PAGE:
New research shows that hormone therapy works better against aggressive breast cancer cells that express the protein estrogen receptor beta (ERβ), reports Medical Xpress. The new research paper was published in the latest issue of the Oncotarget journal.

The scientists found a handful of other compounds that drug developers can target when creating medicine to treat for this aggressive type of breast cancer. The researchers studied triple negative breast cancer, which lacks certain receptor proteins and makes the cancer more aggressive.

In other types, these receptor proteins actually hold the hormones estrogen and progesterone together. Patients with triple negative breast cancer have worse outcomes because the cancer often metastasizes and spreads to other organs.

The researchers uncovered that triple negative breast cancer cells that express the estrogen receptor protein beta but lack the estrogen receptor alpha tend to interact much more favorably when treated with estrogen or estrogen-like drugs.

The scientists also found that the proteins cyclin-dependent kinases (CDKs) played a role in how estrogen chemicals affected the beta estrogen receptor protein. The researchers found that this treatment stops tumor growth and can even lead tumors to decrease in size.

“ERβ is a tumor suppressor whose expression is associated with a better prognosis in breast cancer,” the researchers wrote in the research paper. “As ERβ is expressed in approximately 30 percent of TNBCs we sought to determine the therapeutic potential of targeting ERβ in TNBC.”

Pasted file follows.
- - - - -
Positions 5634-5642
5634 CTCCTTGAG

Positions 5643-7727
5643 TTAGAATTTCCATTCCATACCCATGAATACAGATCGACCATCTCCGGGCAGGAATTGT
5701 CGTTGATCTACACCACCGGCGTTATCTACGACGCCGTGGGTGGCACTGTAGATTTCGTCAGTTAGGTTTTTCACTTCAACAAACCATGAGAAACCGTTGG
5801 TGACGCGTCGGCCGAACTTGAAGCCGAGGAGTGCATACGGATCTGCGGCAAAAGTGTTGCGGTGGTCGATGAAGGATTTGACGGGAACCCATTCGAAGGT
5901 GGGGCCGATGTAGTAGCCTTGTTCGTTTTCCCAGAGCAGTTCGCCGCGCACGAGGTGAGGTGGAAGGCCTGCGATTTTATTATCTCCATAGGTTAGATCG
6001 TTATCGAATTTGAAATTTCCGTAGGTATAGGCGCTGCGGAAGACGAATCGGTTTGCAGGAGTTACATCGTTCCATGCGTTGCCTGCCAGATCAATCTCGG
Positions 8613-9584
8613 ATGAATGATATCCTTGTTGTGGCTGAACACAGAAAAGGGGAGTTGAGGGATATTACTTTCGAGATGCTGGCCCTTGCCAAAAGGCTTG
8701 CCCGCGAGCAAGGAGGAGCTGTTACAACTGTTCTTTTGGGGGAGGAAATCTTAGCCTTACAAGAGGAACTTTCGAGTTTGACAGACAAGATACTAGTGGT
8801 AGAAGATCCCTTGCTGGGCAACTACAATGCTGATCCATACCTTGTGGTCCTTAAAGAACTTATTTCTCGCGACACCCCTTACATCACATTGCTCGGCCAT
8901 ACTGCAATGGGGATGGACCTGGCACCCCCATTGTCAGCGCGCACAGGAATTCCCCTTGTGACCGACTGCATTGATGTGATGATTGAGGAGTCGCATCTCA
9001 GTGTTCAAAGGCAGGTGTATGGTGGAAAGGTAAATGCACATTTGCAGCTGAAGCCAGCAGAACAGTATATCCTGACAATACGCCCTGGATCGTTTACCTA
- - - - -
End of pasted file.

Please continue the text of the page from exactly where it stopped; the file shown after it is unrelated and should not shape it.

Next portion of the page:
“In this manuscript, we demonstrate that ligand-mediated activation of ERβ with estrogen, or the ERβ selective agonist LY500307, resulted in anti-proliferative effects in vitro and suppression of tumor progression in vivo. Activation of ERβ was shown to induce cell cycle arrest, but not apoptosis.”

This is very good news for patients with triple negative breast cancer. This type of research could potentially save lives.

“Our data suggests that the tumor-suppressive effects of ERβ in triple negative breast cancer are partly controlled by cell cycle regulating proteins suggesting that targeting these proteins may lead to potentially new and effective therapies for triple negative breast cancer,” stated Dr. Hawse.

The researchers also uncovered that triple negative breast cancer patients who don’t express estrogen receptor protein alpha but do express estrogen receptor protein beta have a better survival rate and have a better chance of becoming cancer-free.

Cancer drugs using estrogen to activate estrogen receptor protein beta could become a great novel treatment for patients with triple negative breast cancer.

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